That doesn't seem right.

They clearly add lateral stiffness to the wall and if they have full
foundations, they are increasing the effective area of the foundations
so resisting turning moments on the wall much like tree roots.

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Old April 17th 19, 09:48 AM posted to uk.d-i-y
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I don't think they work that way. There are lots of ruins with flying
buttresses still intact. After all when you build the structure the roof is
not on to start with, they would hardly make it so it pushed the walls over
while it was being built. They realised that the strength in compression was
what was needed to stop the uneven shearing force of the roof cracking the
walls that is all.
Brian

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"DerbyBorn" wrote in message
2.222...
The cathedral has flying buttresses, presumably to take the outward forces
from the roof tending to push out the walls.

With the roof gone - why aren't the buttresses pushing the walls inwards?



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Old April 17th 19, 09:56 AM posted to uk.d-i-y
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On 17/04/2019 09:34, Tim Watts wrote:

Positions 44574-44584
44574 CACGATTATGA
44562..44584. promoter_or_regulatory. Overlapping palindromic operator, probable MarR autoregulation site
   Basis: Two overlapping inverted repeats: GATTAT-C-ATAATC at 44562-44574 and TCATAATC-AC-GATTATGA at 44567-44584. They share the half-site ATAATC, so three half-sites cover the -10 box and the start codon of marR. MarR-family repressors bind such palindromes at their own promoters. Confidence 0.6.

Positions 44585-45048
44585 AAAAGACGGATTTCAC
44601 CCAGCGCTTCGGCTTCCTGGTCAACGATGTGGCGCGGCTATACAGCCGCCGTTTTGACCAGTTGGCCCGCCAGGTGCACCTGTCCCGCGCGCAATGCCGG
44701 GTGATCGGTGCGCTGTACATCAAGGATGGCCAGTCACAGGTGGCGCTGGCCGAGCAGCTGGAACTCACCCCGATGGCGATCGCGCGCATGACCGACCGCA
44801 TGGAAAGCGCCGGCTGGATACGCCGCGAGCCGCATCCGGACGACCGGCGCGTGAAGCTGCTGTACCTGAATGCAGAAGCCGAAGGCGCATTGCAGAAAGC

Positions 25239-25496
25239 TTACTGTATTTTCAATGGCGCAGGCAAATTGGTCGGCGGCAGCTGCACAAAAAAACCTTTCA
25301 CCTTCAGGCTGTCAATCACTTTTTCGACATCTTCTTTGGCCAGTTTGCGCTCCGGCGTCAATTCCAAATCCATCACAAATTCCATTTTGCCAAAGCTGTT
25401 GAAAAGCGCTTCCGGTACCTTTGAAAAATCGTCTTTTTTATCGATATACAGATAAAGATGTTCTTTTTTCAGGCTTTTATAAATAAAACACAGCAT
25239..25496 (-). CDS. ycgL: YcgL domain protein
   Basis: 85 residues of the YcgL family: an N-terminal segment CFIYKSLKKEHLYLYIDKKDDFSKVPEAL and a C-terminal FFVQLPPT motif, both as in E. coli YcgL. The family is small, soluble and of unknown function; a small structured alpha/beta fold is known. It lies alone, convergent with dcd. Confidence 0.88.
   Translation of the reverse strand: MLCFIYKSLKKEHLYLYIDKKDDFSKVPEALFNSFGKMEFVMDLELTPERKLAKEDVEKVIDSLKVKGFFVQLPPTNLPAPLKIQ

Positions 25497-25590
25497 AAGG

On 17/04/2019 08:50, Chris Green wrote:
DerbyBorn wrote:
The cathedral has flying buttresses, presumably to take the outward
forces
from the roof tending to push out the walls.

With the roof gone - why aren't the buttresses pushing the walls
inwards?


*From an engineering point of view I seem to remember that flying
buttresses are pretty much pointless, they are decorations rather than
something holding up the wall.

The building was almost certainly built up to roof level (including
any/all buttresses) before the roof was put on anyway.


That doesn't seem right.

They clearly add lateral stiffness to the wall and if they have full
foundations, they are increasing the effective area of the foundations
so resisting turning moments on the wall much like tree roots.


Most of the load would come from the vaulted ceiling, so I don't see why
the walls could not be built to full height before that is added. There
would be an element of wind loading, but the walls would be built within
a heavy wooden scaffolding, which would both provide support and help
shelter the walls from the wind.

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Old April 17th 19, 10:02 AM posted to uk.d-i-y
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On Tue, 16 Apr 2019 21:15:34 GMT, DerbyBorn
wrote:

The cathedral has flying buttresses, presumably to take the outward forces
from the roof tending to push out the walls.